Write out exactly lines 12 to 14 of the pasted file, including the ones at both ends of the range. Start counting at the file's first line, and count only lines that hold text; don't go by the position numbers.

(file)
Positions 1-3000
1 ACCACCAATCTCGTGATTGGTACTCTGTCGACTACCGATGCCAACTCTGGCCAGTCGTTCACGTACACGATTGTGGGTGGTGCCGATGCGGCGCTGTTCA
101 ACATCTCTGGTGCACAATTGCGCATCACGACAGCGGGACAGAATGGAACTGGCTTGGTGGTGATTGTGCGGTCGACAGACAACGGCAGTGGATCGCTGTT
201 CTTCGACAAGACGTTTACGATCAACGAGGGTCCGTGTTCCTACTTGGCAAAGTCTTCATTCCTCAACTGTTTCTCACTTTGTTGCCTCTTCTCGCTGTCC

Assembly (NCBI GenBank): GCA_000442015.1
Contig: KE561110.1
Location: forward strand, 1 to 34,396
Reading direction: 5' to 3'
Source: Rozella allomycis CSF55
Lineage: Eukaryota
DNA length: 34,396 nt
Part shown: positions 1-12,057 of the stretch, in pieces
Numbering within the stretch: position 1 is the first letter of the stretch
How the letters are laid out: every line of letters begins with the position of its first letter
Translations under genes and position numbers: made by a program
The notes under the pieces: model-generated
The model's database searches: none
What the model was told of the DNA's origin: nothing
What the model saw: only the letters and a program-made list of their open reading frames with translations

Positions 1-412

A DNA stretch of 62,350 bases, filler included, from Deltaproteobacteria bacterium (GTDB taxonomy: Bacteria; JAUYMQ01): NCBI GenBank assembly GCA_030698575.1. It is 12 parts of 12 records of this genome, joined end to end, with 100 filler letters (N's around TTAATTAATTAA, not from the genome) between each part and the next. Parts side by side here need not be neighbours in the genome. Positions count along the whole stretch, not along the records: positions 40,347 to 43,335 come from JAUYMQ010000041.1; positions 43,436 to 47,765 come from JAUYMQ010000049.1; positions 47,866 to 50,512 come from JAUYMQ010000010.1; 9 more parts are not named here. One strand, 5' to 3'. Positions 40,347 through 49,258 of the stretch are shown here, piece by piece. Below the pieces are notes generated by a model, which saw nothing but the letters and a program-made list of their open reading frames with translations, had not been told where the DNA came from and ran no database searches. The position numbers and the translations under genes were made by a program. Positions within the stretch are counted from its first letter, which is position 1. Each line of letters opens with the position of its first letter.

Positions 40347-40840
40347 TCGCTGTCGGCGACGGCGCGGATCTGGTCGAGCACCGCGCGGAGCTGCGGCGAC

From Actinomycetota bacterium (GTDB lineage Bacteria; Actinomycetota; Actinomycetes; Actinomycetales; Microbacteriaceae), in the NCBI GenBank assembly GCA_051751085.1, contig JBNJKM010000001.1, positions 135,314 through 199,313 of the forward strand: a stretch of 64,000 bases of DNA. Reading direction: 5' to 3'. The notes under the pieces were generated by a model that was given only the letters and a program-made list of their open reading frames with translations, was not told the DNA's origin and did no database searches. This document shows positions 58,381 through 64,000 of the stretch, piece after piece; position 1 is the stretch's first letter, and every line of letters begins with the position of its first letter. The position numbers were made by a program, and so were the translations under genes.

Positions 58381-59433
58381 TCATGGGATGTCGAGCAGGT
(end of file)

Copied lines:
Part shown: positions 1-12,057 of the stretch, in pieces
Numbering within the stretch: position 1 is the first letter of the stretch
How the letters are laid out: every line of letters begins with the position of its first letter